Seamless Time Horizons: Annual Procurement and Daily DispatchingPosted February 26, 2018
Roland Berger recently published the results of a survey on the state of supply chains. As part of the study, they asked more than 200 supply chain and operations executives to judge their supply chains on a multitude of different factors. A critical result of the study is that half of the executives interviewed do not believe their supply chains are ready to meet future business requirements.
They offered companies the typical remedies to improve the state of their supply chain planning processes: collaborative planning, better and more integrated tools, and big data forecasting. However, they also offered one critical success factor that other advisors neglect: Seamless Time Horizons. That has special relevance for transport decisions.
Seamless Time Horizons
The basic idea of Seamless Time Horizons is to break the divide between different planning timescales: typically, long-term strategic planning is done differently, using different goals and by different people than short-term operational planning. These differ regarding situational awareness of the decision maker and the nature of their outputs. In transport, the classic divide is between annual procurement and daily dispatching.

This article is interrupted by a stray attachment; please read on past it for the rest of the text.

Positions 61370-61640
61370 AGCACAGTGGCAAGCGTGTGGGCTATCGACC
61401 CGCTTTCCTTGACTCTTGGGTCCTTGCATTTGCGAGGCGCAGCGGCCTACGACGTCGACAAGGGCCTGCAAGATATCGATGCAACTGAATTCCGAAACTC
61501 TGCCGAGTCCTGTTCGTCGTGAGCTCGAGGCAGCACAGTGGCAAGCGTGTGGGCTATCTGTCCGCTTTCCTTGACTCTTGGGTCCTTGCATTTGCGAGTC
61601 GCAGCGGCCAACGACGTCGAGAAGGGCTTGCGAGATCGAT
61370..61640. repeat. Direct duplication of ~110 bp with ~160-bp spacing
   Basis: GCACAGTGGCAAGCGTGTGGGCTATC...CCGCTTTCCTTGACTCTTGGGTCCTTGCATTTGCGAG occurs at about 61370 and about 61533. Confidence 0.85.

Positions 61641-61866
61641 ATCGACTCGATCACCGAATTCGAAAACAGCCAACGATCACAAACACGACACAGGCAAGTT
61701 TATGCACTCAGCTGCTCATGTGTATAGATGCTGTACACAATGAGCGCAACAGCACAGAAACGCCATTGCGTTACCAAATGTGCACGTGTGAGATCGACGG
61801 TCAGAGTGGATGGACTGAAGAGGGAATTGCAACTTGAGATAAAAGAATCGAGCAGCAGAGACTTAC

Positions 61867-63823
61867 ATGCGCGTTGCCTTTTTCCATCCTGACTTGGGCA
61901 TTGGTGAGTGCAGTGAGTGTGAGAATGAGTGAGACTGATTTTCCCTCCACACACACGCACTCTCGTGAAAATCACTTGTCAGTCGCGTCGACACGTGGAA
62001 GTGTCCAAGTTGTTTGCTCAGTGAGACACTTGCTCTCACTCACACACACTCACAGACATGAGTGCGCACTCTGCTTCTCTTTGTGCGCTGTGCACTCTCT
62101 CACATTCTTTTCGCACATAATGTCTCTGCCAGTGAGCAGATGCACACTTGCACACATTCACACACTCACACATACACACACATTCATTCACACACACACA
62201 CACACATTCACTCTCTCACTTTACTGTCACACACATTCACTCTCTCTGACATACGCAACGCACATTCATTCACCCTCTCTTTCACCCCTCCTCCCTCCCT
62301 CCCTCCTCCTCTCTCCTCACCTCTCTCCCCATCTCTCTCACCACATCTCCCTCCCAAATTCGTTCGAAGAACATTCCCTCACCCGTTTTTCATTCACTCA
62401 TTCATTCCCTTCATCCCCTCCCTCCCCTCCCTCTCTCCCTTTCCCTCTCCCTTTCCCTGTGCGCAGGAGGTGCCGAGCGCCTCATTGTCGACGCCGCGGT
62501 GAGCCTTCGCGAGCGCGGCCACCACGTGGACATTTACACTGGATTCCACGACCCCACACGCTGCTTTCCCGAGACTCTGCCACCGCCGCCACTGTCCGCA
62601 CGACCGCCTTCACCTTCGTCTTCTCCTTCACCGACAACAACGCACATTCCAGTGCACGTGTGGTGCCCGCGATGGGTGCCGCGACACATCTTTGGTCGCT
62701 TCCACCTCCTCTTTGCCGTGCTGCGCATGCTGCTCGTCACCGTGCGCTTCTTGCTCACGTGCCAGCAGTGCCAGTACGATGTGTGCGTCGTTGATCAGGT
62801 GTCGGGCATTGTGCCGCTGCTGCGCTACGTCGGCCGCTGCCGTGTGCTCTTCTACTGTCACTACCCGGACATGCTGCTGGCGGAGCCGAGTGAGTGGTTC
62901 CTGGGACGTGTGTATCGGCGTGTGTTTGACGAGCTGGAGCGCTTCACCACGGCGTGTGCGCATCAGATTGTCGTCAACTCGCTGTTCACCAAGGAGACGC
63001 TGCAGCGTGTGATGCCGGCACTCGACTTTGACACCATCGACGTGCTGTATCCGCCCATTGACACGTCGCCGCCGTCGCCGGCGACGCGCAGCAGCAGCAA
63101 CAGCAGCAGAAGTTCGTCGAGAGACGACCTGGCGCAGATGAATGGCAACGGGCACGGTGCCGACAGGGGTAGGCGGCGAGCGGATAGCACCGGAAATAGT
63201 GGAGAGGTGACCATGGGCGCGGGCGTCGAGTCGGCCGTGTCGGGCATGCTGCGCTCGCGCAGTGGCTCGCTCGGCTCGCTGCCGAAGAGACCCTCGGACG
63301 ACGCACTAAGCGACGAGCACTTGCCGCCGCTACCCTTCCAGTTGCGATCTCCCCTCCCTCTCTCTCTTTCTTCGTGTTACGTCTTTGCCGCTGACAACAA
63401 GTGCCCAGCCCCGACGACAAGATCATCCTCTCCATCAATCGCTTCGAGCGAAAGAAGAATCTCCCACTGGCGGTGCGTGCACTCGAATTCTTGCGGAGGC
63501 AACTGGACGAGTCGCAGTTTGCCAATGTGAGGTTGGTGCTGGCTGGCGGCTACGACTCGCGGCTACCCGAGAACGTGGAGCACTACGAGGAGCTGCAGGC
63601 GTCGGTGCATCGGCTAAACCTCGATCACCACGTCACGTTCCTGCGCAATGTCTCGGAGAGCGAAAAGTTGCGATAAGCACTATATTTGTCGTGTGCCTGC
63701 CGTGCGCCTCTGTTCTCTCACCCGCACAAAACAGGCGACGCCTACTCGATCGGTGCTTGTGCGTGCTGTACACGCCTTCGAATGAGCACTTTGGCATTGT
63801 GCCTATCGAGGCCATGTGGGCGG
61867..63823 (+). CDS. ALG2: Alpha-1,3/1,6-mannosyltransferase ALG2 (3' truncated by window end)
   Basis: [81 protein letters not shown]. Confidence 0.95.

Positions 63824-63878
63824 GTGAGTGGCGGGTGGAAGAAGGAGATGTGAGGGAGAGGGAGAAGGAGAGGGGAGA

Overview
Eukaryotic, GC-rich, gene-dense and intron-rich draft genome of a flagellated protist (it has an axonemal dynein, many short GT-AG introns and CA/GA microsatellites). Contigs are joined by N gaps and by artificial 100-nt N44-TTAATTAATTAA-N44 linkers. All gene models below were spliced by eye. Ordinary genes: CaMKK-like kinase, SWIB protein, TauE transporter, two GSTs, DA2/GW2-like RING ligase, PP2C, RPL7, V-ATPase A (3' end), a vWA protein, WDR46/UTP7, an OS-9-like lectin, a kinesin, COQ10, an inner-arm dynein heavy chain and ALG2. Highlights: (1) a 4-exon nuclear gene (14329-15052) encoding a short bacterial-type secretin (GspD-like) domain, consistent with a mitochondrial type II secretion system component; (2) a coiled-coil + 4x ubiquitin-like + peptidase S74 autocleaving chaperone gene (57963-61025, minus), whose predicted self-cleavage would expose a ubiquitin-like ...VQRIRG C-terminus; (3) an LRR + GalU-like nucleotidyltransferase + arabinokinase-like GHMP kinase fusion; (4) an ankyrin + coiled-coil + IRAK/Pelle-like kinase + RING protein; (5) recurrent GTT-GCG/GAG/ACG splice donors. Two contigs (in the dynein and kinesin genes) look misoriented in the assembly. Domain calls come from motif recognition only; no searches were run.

Annual procurement is done as a single significant event, by staff with a broad perspective and dedicated analytical tools. It ends with a decision about how other decisions will be made. Typical outcomes here are carrier contract awards and planned cost budgets.
Compared to that, dispatching is done hourly, with unique shipments, and ends with contracting a carrier for the job, at a price that may be based off pre-agreed rates, or may not.
It is easy to see that value is lost when procurement and dispatching are not aligned. Procurement assumes a specific follow-through from dispatching while dispatching needs to react to the particularities of the carrier situation on the day.
Combining Different Planning Perspectives
What is needed is a planning tool that helps the dispatcher to keep strategic goals in focus while dealing with the specificities of each job.
The easiest solution is to embrace automation in dispatching: but this is wrong. Supply chain managers have already experimented with systems that executed rule-trees for carrier selection and communication. However, such systems are brittle and sub-optimal, as they cannot foresee the range of conditions the real world can throw at the dispatching process (see our prior discussion on this issue).
Instead, the innovation comes from greater flexibility towards goal achievement in dispatching. Dispatchers need to be able to weigh different alternatives with respect to strategic goals, and they need tools to help them do it.
Likewise, managers need a controlling tool that cuts through the complexities of operational transport planning and gives them a view of the effectiveness of their dispatching staff to make decisions consistent with the companies strategic goals.
Having these two interconnected features in place allows companies to better follow through on strategic decisions, and to reach their goals quicker and more precisely.